Posted on Leave a comment

TREND OF DISEASES

Kotha Silpi SaratChandra Chottopadhyay a great Bengali writer wrote a beautiful story of Lalu. Lalu was a brave boy. At his village there was an epidemic of ‘OlaOtha/ VedBomon/Antrik’[Cholera]. At that period there was no known treatment for Cholera and an old lady died from that. Lalu spent a whole night with her dead body in a rainy night of winter. At the dawn when people came for that lady’s funeral, they noticed that the dead body was moving under a rag, it swelled up. They became afraid. Suddenly they saw the body sat over the cot. Then they tried to run away. After repeated call of Lalu they again came back. Lalu was laughing. Every body was afraid. Lalu replied that he spent a whole night with that body, because in Hindu system one should to stay with a dead body till funeral.

Today this is story. But once this was a fact. Being a doctor even I have not seen many a disease that we read in the book, like Small pox, Diphtheria, tertiary stage of Syphilis.
This is mainly for immunization. Immunization is a nice achievement of Medical Science. It was started in ancient India first. After a long saga it has come back in Medical Science through the England.
Please read https://www.intechopen.com/books/vaccines-the-history-and-future/introductory-chapter-the-journey-of-vaccines-the-past-and-the-present

ASPER THIS BOOK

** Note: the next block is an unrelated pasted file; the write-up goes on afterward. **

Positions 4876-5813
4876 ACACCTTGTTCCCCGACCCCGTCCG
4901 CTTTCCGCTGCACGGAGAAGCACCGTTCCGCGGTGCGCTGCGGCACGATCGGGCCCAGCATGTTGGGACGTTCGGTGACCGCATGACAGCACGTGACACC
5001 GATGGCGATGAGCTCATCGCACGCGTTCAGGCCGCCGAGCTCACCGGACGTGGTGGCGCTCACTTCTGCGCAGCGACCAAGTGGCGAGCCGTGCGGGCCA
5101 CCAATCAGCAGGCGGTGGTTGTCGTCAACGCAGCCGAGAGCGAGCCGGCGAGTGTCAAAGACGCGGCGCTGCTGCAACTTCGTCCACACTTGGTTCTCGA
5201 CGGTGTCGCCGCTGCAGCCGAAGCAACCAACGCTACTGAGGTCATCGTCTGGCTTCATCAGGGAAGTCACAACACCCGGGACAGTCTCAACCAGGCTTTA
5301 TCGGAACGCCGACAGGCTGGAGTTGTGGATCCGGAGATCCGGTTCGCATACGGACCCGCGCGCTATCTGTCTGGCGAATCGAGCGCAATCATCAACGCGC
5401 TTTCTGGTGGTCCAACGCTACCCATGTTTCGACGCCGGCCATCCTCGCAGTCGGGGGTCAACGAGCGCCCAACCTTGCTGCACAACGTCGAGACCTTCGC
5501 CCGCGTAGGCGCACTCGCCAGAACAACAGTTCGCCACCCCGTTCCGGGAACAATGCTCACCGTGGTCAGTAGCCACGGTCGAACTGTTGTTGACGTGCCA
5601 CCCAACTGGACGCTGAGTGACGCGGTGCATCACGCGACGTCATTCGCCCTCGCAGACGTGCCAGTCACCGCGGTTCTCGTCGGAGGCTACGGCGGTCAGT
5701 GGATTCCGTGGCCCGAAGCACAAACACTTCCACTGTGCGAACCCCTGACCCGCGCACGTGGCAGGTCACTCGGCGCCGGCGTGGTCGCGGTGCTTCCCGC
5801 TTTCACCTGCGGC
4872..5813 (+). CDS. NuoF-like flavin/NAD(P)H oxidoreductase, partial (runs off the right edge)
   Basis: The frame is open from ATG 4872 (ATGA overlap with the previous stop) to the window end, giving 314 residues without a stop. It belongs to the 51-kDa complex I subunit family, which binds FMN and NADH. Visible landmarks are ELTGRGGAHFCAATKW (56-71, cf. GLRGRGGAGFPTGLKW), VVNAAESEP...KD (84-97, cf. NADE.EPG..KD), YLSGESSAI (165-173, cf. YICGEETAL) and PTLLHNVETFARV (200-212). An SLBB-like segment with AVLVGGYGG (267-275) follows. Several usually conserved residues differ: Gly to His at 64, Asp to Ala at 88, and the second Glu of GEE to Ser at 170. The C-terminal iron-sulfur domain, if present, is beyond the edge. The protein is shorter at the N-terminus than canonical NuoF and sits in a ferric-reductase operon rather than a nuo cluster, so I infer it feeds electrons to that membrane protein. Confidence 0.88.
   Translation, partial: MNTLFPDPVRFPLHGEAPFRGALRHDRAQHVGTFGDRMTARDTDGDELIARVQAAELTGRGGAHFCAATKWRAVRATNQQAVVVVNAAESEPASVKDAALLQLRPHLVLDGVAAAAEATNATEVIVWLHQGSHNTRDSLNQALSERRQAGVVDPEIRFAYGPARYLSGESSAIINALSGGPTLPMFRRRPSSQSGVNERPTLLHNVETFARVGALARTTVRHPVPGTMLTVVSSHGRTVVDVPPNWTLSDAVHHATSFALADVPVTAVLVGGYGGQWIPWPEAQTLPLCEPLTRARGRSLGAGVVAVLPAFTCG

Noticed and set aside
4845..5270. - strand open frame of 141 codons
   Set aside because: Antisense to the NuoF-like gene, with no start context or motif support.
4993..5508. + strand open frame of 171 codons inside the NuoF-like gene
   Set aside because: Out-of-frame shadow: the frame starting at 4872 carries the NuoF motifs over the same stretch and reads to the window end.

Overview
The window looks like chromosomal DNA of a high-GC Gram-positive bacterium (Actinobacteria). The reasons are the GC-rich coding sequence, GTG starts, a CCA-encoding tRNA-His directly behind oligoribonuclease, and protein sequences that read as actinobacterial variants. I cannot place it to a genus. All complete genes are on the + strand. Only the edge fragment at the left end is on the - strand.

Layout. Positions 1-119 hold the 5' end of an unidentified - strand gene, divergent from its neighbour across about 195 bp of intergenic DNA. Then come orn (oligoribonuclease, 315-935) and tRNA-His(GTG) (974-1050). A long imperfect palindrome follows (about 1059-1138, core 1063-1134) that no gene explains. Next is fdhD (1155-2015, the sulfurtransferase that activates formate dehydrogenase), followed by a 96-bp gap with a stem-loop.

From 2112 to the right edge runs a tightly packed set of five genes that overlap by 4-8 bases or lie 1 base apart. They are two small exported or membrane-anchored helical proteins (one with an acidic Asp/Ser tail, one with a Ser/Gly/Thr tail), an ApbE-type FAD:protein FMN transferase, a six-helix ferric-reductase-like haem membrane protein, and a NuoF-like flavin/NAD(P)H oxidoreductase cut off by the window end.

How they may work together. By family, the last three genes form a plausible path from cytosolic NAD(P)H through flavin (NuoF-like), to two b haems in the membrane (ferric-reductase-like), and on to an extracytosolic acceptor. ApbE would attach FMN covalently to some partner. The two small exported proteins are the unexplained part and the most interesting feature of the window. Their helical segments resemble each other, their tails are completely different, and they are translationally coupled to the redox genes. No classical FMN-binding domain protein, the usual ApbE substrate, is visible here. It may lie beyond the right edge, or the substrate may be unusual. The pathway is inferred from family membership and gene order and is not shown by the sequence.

“However, the term smallpox is an English term for the disease, introduced first in India during the British rule and before it was known as the Masurika (For about 2000 years as mentioned in Charak and Sushruta Samhita before the Christian era) Basanta roga (Paproga, Sitalika, Sitala, Gunri, and Guli) or the spring disease in Eastern India. The concept of variolation or inoculation moved from India to the England in the early eighteenth century or 1721 by the British Lady Mary Wortley Montagu, who was living in Ottoman Empire (1716–1718) and communicated to her friend in Britain (Miss Sarah Chiswell, who died of smallpox 9 years later) about this technique by letters [2, 5]. Even in 1731 one British called Robert Coult in Bengal wrote a letter to Dr. Oliver Coult in England describing the procedure of variolation used in India to protect the local population from smallpox [6]. Dr. Edward Ives (1773), a British naval surgeon, also observed the procedure of variolation as described by the Robert Coult on his visit to India (Bengal) in 1755 [6]. Before the introduction of variolation/inoculation in England in the sixteenth century the burden of infectious diseases including smallpox, measles, whooping cough, dysentery, scarlet fever, influenza, and pneumonia accounted for the death of more than 30% children of age below 15 years as the record. The concept of variolation/inoculation was introduced in North America in 1721. By 1777, George Washington, ordered that all the soldiers and recruits of his army should be inoculated/variolated. Thus introduction of the concept of variolation was the first step towards the development of Edward Jenner’s cowpox/smallpox vaccine, modern day vaccines, and the introduction of the concept of vaccination to fight against infectious diseases.”


However, thanks to our Medical Science, thanks to those scientists who discovered its remedies. Thanks to Dhanwantari,the Indian God of Health Science, thanks to Brahmin cult those nourished this culture with Goddess Mata Sitala, thanks to Dr EDWARD JENNER who discovered the vaccine first in modern day against Small Pox,Thanks to Great  LUIS PASTEUR for the concept of Rabies and other vaccines.

Leave a Reply

Your email address will not be published. Required fields are marked *